Statement of The Media Institute Regarding Regulation of Broadcast Indecency
FOR RELEASE: March 10, 2004
Contact: Richard T. Kaplar
The Media Institute
Recent incidents on live TV broadcasts involving celebrity entertainers have caused Congress and the FCC to propose a panoply of stricter laws and regulations governing broadcast indecency. These proposals include (among other things) vastly increasing the dollar amount of indecency fines; imposing license revocations; subjecting cable programming to the indecency standard; and expanding the FCC's enforcement authority to include violence.
We urge both bodies to proceed with the utmost caution, however, because these proposals raise serious constitutional questions. For example, the notion of extending the broadcast indecency standard to cable television is highly egregious and fraught with problems. Even basic cable is a pay service invited into the home - and just as easily blocked - at the discretion of the subscriber. It is unrealistic and almost certainly unconstitutional to subject cable programming to the over-the-air standard. Regarding violence, violent content on TV has never definitively been proved to cause violent behavior in children. Policymakers would do well to consult the exhaustive and definitive review of the literature on this topic by University of Toronto researcher Jonathan Freedman.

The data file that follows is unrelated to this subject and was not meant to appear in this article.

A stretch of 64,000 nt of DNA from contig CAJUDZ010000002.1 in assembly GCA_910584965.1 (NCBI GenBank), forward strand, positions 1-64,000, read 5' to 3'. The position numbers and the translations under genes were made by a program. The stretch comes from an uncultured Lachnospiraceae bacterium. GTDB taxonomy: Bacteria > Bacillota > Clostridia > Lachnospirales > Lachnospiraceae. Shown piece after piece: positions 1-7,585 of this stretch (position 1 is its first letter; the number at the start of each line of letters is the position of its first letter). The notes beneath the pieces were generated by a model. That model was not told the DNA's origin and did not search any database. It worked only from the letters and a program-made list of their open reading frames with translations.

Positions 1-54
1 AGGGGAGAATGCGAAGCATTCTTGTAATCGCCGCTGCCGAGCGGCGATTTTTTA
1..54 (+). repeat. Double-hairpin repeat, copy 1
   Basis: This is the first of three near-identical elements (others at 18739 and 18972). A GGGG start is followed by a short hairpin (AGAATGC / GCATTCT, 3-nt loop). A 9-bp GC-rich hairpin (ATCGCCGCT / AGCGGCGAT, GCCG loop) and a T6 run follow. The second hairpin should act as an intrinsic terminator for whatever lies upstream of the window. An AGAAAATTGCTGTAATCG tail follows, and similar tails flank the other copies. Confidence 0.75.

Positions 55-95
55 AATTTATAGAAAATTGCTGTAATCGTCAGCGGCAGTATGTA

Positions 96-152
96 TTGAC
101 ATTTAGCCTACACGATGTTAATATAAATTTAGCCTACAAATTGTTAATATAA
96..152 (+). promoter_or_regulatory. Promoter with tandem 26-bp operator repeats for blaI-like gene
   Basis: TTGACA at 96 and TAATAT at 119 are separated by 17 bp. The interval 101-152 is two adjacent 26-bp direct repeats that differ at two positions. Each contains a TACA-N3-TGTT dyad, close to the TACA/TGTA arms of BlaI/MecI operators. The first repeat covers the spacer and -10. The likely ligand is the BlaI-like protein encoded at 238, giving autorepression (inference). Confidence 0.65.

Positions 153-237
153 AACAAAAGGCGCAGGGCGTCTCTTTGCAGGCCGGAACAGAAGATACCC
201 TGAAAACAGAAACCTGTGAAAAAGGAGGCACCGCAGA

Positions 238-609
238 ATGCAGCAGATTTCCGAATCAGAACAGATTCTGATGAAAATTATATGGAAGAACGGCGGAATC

Moreover, any actions by Congress or the FCC will be built upon a regulatory framework for indecency whose twin pillars are shaky at best: (1) Because of the growth of cable and satellite, broadcasting today is neither a uniquely pervasive medium nor a scarce resource justifying extensive government regulation; and (2) the indecency standard itself has long been constitutionally suspect as ambiguous and paradoxical, since indecent speech is otherwise protected by the First Amendment.
Congress and the FCC are on a fast track to make a bad regulatory situation even worse. We urge Congress to refrain from passing legislation without the benefit of full and extensive hearings. And we urge the FCC to refrain from changing its enforcement policies without the benefit of a full rulemaking proceeding. Both bodies should focus, not only on whether specific proposals can directly advance the government's asserted interest in protecting children, but on the constitutionality of broadcast indecency regulation in the broader context of today's media landscape.